Origin of Mother’s Day

Anna Jarvis

All the celebrations and festivals have some or the other reason in their roots as their origin. And they are all supported by several traditions. These traditions may vary region to region but their ultimate objective is quite similar. Same is the case with the Mother’s Day celebrations…

Mothers Day Origin In The United Kingdom (England)

The modern way of celebrating the holy Mother’s Day has its roots back into the seventeenth century England culture.
Today the mother’s day is celebrated with families. This is the day when people bring flowers and gifts to their moms. But originally all this begins with the “Mothering Sunday”, which was the fourth Sunday in Lent.
The Mothering Sunday was the day in earlier times when all the children who were away from their homes were allowed to return their homes. However they were away from their homes either for learning a trade or to work as servants to earn livelihood.
Gradually it became a tradition that on this day the family used to gather for a mid-Lenten feast in which the Mother was treated as the ‘Special Guest’. As the children visited their moms on this day in order to spend entire day with their mothers they used to give treats of cakes to their mothers. They also used to get wildflower bouquets and other such things for their mothers.
The same ‘Mothering Sunday‘ is today celebrated as and popularly known as the Mother’s Day.

Mother’s Day Origin In the United States Of America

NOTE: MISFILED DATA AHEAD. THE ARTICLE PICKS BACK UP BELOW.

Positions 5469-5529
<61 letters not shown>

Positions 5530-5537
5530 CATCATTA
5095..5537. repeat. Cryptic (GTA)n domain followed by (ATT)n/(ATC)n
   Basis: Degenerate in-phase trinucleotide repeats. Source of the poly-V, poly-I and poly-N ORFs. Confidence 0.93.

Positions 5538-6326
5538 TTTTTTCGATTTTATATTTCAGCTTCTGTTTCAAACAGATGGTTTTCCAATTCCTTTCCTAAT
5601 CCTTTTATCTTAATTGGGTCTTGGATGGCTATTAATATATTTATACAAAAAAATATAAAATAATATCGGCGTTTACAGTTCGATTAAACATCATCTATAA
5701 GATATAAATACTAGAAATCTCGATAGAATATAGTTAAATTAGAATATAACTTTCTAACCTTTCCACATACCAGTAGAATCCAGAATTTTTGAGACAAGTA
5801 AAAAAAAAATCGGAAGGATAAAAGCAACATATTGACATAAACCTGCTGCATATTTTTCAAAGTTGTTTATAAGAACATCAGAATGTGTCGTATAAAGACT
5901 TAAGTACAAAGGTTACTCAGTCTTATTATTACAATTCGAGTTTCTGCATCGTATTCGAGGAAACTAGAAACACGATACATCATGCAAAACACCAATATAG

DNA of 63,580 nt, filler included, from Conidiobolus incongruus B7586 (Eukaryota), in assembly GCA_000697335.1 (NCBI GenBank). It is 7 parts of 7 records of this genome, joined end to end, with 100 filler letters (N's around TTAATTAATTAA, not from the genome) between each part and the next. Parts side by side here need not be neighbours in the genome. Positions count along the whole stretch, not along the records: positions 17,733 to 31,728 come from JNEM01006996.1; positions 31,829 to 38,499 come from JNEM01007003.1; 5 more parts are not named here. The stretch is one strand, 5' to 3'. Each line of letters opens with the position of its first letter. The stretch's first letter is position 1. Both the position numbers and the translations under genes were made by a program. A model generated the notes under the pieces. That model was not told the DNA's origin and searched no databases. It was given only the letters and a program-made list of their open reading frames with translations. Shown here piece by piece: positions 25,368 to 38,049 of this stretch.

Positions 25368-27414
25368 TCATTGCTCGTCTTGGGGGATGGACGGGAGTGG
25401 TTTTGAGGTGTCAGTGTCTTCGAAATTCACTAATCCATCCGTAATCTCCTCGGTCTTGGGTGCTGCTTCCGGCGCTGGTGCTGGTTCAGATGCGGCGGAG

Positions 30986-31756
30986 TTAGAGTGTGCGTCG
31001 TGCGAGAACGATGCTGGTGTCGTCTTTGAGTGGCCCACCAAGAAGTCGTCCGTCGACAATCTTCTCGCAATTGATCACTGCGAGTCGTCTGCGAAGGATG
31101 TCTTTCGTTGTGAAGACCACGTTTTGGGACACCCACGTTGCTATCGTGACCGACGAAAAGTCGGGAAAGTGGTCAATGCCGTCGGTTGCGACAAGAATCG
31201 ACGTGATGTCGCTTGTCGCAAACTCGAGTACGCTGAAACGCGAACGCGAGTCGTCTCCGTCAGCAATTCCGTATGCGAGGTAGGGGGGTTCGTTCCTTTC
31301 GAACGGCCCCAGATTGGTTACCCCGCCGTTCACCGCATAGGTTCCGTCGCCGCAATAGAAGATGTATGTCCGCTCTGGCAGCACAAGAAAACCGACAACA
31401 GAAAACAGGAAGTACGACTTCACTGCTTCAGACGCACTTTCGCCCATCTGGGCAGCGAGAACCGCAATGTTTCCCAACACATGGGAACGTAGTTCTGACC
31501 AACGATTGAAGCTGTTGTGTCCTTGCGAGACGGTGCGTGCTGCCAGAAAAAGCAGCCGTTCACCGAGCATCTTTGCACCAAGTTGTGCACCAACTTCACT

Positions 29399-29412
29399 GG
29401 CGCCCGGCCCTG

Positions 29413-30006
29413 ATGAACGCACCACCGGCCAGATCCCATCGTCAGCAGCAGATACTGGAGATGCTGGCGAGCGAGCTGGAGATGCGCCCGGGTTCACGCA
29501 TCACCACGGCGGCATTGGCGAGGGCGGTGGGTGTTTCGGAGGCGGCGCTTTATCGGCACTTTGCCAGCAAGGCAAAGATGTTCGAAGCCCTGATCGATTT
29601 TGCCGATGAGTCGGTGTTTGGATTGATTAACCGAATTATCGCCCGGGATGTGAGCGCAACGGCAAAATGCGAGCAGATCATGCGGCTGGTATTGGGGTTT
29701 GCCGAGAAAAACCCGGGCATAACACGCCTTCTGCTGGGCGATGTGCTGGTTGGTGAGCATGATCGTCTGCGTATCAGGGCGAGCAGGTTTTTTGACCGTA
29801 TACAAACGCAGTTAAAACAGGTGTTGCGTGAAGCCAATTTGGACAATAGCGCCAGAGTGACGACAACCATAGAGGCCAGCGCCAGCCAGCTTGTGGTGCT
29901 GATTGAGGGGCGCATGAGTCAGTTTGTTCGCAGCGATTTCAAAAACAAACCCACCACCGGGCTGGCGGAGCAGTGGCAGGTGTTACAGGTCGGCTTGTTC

In the United States Of America (USA) the situation was quite different. There the early English settlers often disapproved of more secular holidays and this is why the Mothering Sunday tradition never really took hold in the USA. Even some early attempts made there in this regard were mixed with women’s suffrage and other peace movements.
In the USA it was Julia Ward Howe, the author of the words to the Battle Hymn of the Republic, who came with the idea of an International Mother’s day in 1872. It is noticeable here that her objective behind this was not exactly to honor mothers but to celebrate the peace.
Another important name associated with present form of Mother’s Day celebrations is of Anna Jarvis. Anna Jarvis was the person who made lots of efforts for establishing Mother’s Day, as a national celebration. Jarvis held an annual gathering “Mother’s Friendship Day”, with an objective to heal the pain of the victims and those affected of the Civil War. After the death of her mother in 1905, Anna began a campaign for the establishment of an official Mother’s Day in order to commemorate and pay tribute to her mother.
It could be said that Anna Jarvis devoted her entire life making efforts to have Mother’s Day declared as a national holiday. She began her struggle in the spring of 1908. As her first step made in this direction she wrote to the Superintendent of Andrew’s Methodist Church in Grafton, West Virginia. This was the place where her mother had taught Sunday School classes for over 20 years. In her letter to the Superintendent she urged that a Mother’s Day service should be held in honor of her mother.

First Mother’s Day Celebration Service

As a result of her efforts the first official Mother’s Day was celebrated on May 10, 1908 at Andrew’s Methodist Church, where her mother had taught. 407 persons attended this celebration. For this function held at the church in Grafton Anna Jarvis sent 500 white carnations. One carnation was to be worn by each son and daughter and two by each mother in attendance.

Another Mother’s Day Celebration Service

Another Mother’s Day celebration service was held in Philadelphia. Philadelphia was the place where Anna resided with her brother. She celebrated Mother’s Day there later that afternoon.

Official Mother’s Day

Finally in 1914 President Woodrow Wilson declared that Mother’s Day should be celebrated as a national holiday on the second Sunday in May.